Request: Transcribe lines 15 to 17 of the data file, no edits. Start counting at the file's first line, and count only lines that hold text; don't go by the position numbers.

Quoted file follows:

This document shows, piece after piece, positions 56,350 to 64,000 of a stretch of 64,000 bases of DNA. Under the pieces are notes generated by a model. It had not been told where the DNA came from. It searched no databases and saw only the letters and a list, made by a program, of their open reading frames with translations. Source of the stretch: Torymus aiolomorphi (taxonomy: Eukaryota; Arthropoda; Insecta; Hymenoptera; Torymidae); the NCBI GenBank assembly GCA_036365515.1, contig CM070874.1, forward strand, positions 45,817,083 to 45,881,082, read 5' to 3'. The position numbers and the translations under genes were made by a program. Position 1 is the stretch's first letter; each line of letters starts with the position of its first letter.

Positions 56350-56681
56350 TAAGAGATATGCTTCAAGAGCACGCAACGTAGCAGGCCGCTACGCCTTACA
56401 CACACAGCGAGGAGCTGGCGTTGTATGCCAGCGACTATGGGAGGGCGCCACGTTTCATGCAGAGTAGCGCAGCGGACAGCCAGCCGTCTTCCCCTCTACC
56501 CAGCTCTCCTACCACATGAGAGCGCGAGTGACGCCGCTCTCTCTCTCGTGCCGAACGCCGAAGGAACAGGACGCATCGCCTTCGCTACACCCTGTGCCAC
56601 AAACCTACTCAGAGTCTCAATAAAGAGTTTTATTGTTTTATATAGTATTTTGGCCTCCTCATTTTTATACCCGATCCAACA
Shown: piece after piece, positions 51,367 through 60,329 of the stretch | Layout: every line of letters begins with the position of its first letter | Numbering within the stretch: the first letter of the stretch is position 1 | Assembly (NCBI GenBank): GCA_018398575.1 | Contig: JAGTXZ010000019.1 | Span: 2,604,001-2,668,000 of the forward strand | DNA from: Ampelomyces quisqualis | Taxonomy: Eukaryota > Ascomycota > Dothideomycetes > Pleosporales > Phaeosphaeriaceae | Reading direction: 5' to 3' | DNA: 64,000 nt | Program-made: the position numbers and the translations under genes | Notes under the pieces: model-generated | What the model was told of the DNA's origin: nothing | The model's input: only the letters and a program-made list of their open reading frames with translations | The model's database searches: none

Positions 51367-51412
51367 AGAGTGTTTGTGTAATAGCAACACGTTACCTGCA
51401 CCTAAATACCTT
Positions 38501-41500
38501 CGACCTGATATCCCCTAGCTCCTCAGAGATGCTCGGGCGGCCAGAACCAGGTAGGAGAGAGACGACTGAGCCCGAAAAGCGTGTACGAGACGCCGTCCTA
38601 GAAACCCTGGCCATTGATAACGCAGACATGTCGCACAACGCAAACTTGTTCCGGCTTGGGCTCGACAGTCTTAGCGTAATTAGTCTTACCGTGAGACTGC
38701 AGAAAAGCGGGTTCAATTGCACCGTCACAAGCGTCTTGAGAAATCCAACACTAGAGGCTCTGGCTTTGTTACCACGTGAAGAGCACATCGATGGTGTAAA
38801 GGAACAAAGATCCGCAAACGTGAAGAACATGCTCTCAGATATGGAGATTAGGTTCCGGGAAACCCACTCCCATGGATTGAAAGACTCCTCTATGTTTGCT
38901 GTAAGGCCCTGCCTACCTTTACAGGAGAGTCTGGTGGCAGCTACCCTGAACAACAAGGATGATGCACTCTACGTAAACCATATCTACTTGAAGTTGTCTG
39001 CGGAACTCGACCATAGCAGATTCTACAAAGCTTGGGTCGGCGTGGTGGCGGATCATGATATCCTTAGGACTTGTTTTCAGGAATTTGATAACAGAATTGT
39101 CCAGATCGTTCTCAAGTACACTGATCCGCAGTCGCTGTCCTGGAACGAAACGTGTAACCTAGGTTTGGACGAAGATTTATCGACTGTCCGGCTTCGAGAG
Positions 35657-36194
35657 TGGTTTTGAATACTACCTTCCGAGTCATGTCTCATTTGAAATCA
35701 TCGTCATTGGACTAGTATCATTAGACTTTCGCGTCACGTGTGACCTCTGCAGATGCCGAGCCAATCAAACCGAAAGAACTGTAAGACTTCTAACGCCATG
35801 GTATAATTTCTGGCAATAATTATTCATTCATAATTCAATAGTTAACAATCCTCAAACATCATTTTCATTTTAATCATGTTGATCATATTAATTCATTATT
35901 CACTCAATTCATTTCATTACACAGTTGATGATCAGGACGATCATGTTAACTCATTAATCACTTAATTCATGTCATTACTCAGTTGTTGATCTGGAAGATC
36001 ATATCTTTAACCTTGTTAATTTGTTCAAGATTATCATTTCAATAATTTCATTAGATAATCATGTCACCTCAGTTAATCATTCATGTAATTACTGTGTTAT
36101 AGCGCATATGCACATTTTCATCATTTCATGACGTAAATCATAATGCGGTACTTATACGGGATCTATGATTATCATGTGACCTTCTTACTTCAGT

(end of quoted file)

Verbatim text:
38801 GGAACAAAGATCCGCAAACGTGAAGAACATGCTCTCAGATATGGAGATTAGGTTCCGGGAAACCCACTCCCATGGATTGAAAGACTCCTCTATGTTTGCT
38901 GTAAGGCCCTGCCTACCTTTACAGGAGAGTCTGGTGGCAGCTACCCTGAACAACAAGGATGATGCACTCTACGTAAACCATATCTACTTGAAGTTGTCTG
39001 CGGAACTCGACCATAGCAGATTCTACAAAGCTTGGGTCGGCGTGGTGGCGGATCATGATATCCTTAGGACTTGTTTTCAGGAATTTGATAACAGAATTGT